The main source of income for the people of Xingping comes from fishing (and proof of this can be seen with the fishing nets hanging on people's front doors), farming (rice and other vegetables that are sold in all the places around Xingping, including Yangshuo and Guilin), and tourism (most of the residents of Xingping work in Yangshuo, Guilin or even along the River Li).
As mentioned, that tourism does not form the core part of Xingping's development, but there are a few cafes and bars that serve western coffee, food, and beer. Since Xingping has a very close-knit community, so you'll hardly find any external developers living and working here. The small cafes and bars are normally run by the grandchildren of the residents of Xingping, especially after they have come back completing their education or after gaining work experience in the urban cities. Expect the prices at the cafes and bars to be rather expensive (coffee may cost you the same price as a Starbucks coffee etc.).
There are two ways to get to Xingping:
1. From Guilin by Bamboo boat
First take the bus from Guilin bus station to Yangdi pier (should not cost more than 15RMB, and takes an hour). This would be a local bus, so don't shocked to see people getting on with live chickens' in their hands (or people carrying water filled bags that have live fish inside)- you can't get any more fresh food than this! Mind you, the views along the way are just priceless. Lush greenery surrounded by magical karst hills. The bus stops right outside Yangdi pier, and all you need to do is get on one of the bamboo boats, and off you go.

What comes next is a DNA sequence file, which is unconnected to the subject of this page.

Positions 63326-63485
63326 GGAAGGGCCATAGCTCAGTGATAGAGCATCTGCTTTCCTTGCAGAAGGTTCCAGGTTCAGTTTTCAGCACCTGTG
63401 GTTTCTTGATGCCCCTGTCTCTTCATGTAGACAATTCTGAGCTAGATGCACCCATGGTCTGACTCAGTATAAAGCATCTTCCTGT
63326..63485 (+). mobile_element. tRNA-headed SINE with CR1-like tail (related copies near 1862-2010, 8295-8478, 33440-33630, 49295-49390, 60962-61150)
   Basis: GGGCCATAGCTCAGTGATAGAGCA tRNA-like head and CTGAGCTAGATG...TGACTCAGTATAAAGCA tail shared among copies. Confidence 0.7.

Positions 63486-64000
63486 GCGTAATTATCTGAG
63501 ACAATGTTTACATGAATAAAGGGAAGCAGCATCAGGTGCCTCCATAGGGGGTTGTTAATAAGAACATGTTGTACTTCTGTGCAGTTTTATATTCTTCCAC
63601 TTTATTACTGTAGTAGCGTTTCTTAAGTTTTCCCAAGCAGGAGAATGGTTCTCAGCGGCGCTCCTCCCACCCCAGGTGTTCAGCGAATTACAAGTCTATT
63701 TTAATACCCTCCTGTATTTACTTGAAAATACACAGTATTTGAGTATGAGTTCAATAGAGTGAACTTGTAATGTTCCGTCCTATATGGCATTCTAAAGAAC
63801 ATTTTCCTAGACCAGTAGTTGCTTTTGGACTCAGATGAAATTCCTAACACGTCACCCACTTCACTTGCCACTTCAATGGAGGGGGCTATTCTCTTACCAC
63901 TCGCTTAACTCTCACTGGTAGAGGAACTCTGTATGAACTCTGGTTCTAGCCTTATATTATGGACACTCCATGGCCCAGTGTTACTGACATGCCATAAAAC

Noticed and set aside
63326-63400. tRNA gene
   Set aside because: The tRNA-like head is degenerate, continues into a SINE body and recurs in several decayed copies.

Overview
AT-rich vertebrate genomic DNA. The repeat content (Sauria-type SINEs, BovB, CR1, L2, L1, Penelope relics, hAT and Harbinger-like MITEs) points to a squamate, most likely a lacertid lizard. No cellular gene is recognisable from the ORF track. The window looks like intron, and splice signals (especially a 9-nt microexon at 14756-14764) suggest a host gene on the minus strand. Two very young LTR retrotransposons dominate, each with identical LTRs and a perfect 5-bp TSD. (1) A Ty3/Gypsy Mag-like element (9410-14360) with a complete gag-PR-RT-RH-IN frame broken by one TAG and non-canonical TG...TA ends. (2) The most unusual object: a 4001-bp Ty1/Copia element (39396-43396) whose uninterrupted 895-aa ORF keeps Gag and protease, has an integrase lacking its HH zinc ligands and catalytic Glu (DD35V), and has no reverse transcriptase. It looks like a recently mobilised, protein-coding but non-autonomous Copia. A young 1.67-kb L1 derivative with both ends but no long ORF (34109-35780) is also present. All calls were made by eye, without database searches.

The journey from Yangdi to Xingping takes around 2 hours, and is well-worth it. The cost for a one-way ticket from Yangdi pier to Xingping should be no more than around 110RMB per person. However, if you are travelling in a group, it can be considerably cheaper. Once you get off the pier at Xingping, you can either walk for about 5 minutes to the village centre, or take one of the tuk-tuk tricycles that are lurking around. The cost per person should not be more then 5RMB (they'll ask for something ridiculous like 25RMb when they see a foreigner with a camera).
2. From Yangshuo by Bus or Cycle
Xingping is only a 20-minute bus ride to Yangshuo, and costs 7RMB per single trip. Buses run on a frequent basis. Again, don't be alarmed to see people carrying live poultry and other things (such as live Game birds, fish, etc.) as this is the local way of life (i.e. everything is eaten fresh as not many people have fridge-freezers).
If you want to get away from it all and explore the local countryside with its lush green rice paddy fields, and live an undisturbed life (switch off your mobile phone too!), then the best way to travel to Xingping from Yangshuo is by riding a bike or an electric motorbike. Just take your camera with you, while snaking your way across between dreamy karst hills, and local villages. And if you get lost, then don't worry. The locals are very friendly, and if you wish then you may even to stay with them (most local villagers have realised the potential of all the foreign tourists, so they have turned their homes into a small bed & breakfast business). If you cannot speak Chinese, then its probably best to hire a local guide from Yangshuo. The rental costs for bikes vary, and its best to bargain a good price (normally from experience around 150-200RMB a day is acceptable).